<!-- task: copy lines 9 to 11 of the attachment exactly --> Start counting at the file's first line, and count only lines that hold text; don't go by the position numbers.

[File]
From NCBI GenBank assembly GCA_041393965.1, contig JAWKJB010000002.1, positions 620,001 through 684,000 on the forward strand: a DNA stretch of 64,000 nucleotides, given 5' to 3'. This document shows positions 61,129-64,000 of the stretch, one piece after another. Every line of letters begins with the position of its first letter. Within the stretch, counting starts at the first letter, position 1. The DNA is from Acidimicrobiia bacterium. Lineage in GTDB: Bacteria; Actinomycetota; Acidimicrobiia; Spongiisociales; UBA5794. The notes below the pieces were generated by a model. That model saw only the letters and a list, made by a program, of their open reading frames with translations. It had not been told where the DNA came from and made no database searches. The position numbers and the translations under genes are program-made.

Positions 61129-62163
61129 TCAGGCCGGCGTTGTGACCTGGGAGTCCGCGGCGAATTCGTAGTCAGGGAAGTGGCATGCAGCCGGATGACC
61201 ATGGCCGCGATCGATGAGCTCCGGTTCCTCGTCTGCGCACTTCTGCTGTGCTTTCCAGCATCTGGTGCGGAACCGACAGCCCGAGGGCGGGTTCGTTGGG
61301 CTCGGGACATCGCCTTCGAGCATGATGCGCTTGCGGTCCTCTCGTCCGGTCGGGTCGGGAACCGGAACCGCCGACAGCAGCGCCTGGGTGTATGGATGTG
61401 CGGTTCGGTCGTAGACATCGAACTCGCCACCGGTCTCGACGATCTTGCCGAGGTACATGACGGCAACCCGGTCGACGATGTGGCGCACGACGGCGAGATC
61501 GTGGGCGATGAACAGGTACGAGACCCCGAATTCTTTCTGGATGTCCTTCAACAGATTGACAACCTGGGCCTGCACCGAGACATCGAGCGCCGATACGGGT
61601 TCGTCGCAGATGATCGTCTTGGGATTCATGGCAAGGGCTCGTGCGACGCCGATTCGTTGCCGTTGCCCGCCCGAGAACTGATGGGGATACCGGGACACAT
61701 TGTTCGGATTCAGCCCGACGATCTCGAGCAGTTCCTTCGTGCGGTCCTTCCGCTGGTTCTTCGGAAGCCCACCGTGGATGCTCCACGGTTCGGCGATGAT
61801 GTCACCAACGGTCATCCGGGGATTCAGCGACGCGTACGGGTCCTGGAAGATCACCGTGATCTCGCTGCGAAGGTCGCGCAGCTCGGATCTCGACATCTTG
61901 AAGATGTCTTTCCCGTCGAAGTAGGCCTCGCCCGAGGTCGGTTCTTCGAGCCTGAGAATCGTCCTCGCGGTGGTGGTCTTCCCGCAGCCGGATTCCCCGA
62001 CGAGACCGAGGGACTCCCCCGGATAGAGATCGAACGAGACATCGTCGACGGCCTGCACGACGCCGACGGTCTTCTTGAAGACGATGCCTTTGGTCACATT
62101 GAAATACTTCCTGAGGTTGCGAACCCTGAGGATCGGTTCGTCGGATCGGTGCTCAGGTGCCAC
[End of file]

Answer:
61701 TGTTCGGATTCAGCCCGACGATCTCGAGCAGTTCCTTCGTGCGGTCCTTCCGCTGGTTCTTCGGAAGCCCACCGTGGATGCTCCACGGTTCGGCGATGAT
61801 GTCACCAACGGTCATCCGGGGATTCAGCGACGCGTACGGGTCCTGGAAGATCACCGTGATCTCGCTGCGAAGGTCGCGCAGCTCGGATCTCGACATCTTG
61901 AAGATGTCTTTCCCGTCGAAGTAGGCCTCGCCCGAGGTCGGTTCTTCGAGCCTGAGAATCGTCCTCGCGGTGGTGGTCTTCCCGCAGCCGGATTCCCCGA